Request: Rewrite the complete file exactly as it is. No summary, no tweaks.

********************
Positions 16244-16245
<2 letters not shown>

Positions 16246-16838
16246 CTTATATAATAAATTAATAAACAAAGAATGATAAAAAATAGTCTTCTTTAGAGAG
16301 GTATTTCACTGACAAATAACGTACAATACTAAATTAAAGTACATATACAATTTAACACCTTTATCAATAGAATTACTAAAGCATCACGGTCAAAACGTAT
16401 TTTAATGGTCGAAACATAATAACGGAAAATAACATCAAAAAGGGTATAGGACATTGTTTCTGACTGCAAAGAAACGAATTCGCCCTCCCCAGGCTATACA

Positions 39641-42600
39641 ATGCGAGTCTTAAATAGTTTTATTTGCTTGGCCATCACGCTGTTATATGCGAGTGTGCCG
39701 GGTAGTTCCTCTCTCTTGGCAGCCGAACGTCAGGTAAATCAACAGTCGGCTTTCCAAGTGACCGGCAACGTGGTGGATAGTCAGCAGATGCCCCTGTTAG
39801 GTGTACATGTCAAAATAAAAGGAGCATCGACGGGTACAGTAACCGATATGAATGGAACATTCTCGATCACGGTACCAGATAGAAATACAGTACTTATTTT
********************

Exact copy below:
Positions 16244-16245
<2 letters not shown>

Positions 16246-16838
16246 CTTATATAATAAATTAATAAACAAAGAATGATAAAAAATAGTCTTCTTTAGAGAG
16301 GTATTTCACTGACAAATAACGTACAATACTAAATTAAAGTACATATACAATTTAACACCTTTATCAATAGAATTACTAAAGCATCACGGTCAAAACGTAT
16401 TTTAATGGTCGAAACATAATAACGGAAAATAACATCAAAAAGGGTATAGGACATTGTTTCTGACTGCAAAGAAACGAATTCGCCCTCCCCAGGCTATACA

Positions 39641-42600
39641 ATGCGAGTCTTAAATAGTTTTATTTGCTTGGCCATCACGCTGTTATATGCGAGTGTGCCG
39701 GGTAGTTCCTCTCTCTTGGCAGCCGAACGTCAGGTAAATCAACAGTCGGCTTTCCAAGTGACCGGCAACGTGGTGGATAGTCAGCAGATGCCCCTGTTAG
39801 GTGTACATGTCAAAATAAAAGGAGCATCGACGGGTACAGTAACCGATATGAATGGAACATTCTCGATCACGGTACCAGATAGAAATACAGTACTTATTTT